Cancer Survivor to Meet Bone Marrow Donor
John Stephens, all six feet and 230 pounds of him, held his emotions in check as he stared at the computer screen, wrapping his head around an email that answered a question that had lingered for the past two years.
The message’s title said it all.
“You saved her life,” it read.
The August email was written by Brooke Boyle, of Menlo Park, Calif., on behalf of her 2-year-old daughter Clara. The toddler survived leukemia because of Stephens’ bone marrow donation. Rules forbidding contact between donor and recipient had prevented any earlier communication between Stephens, a junior physical education major from Goshen, N.Y., and the Boyles.
“Her name is Clara Violet Boyle,” the email message began. “She is very much alive. … I imagine that’s the answer to your biggest question. And I have no idea how to thank you or how to really begin the conversation with you.”
Stephens, a hulking linebacker for Cortland’s football team, said his eyes welled.
“I was teary-eyed, but they were tears of joy,” he said. “To finally know a name, where they’re from, what they went through. It was overwhelming.”
What started with a swab of Stephens’ mouth to obtain cheek cells will soon turn into something much bigger, when the Boyle family is expected to travel nearly 3,000 miles to attend Cortland’s Oct. 13 home football game against Brockport. The Division III contest will be a Super Bowl of sorts for both Stephens and the Boyles; the perfect reward for coming out on top in Clara’s back-and-forth battle with leukemia.
“It can’t come soon enough,” Stephens said. “I wish it was tomorrow.”
The spring of 2010 seems like lifetimes ago, he said. That’s when Stephens and his parents participated in the football team’s effort for the “Get in the Game, Save a Life” National Marrow Donor Program (NMDP) Drive during a recruiting visit to the College. They recognized it was for a good cause. But they also realized the remote likelihood of being chosen as a match.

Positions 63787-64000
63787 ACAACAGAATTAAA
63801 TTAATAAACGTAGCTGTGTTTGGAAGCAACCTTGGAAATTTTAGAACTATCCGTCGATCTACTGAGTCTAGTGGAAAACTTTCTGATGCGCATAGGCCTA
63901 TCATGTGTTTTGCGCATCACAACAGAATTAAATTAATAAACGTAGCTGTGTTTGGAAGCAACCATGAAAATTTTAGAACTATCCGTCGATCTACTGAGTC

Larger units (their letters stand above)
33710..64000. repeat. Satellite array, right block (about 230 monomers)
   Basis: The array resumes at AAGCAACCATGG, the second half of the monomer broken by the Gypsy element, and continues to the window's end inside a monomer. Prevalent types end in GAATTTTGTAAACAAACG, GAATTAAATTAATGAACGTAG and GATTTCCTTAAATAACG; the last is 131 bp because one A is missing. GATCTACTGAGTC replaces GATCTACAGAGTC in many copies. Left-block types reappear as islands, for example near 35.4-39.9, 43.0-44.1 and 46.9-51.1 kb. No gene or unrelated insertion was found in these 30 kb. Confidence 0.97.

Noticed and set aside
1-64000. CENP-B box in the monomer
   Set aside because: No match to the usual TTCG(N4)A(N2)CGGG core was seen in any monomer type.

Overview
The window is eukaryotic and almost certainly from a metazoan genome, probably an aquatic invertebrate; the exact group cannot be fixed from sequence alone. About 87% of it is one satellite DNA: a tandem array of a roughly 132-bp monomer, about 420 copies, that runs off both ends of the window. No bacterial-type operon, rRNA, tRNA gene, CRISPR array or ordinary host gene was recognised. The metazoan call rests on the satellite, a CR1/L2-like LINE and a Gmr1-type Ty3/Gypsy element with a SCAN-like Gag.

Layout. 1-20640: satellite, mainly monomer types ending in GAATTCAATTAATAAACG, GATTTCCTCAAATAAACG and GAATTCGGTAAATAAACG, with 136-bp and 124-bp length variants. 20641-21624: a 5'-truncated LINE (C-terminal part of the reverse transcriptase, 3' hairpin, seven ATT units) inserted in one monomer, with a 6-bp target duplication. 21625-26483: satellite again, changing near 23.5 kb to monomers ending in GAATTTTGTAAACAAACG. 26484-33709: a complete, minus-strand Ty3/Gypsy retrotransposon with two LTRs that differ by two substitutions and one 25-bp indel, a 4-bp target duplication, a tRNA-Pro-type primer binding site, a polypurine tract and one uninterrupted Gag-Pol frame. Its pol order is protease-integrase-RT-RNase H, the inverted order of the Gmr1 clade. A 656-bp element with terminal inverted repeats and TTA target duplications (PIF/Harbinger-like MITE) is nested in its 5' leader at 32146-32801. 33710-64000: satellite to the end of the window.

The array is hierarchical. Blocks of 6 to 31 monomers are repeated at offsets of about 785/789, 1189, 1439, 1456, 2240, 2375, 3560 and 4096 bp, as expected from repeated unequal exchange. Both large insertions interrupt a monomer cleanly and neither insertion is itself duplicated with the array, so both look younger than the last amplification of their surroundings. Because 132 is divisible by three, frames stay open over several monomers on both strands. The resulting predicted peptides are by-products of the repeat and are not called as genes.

On average, only one in every 540 members of the NMDP registry will go on to donate bone marrow or blood stem cells to a patient. Including Stephens, SUNY Cortland has contributed four potential matches in the four years it has organized a bone marrow drive.
“No question, we just did it,” Stephens said.
Less than two months into his Cortland experience, in October 2010, he received the first phone call from an NMDP advisor. She informed him he was a potential match for a newborn girl and asked if he wanted to move forward with the process. Stephens discussed it with his parents, who encouraged him, and soon after he reported to Cortland Regional Medical Center for blood work.
Around the same time, at Lucile Packard Children’s Hospital at Stanford, Clara Boyle was enduring three months of chemotherapy blasts. A tube stayed taped to her face to provide food and oral medication. Needles regularly pricked her skin. And doctors soon delivered frightening news: Clara was suffering from aspergillus, a fungal infection potent enough to kill cancer patients.
Stephens’ November appointment to extract the bone marrow was postponed while Clara’s infection was treated. Like every bone marrow donor and patient, the two sides were strangers to each other. They only knew the other’s age and gender.
“During this whole process, you’re just so grateful for this boy,” Brooke Boyle said. “It blew me away that this kid was in no way a kid. I was so thankful he was willing to do what he was willing to do for a complete stranger.”
Stephens eventually donated his bone marrow on Jan. 11, 2011, at Strong Memorial Hospital in Rochester, N.Y., during the typical hour-long extraction process that requires anesthesia. Doctors took twice the amount required and sent it to the West Coast, where Clara received the transplant the very next day.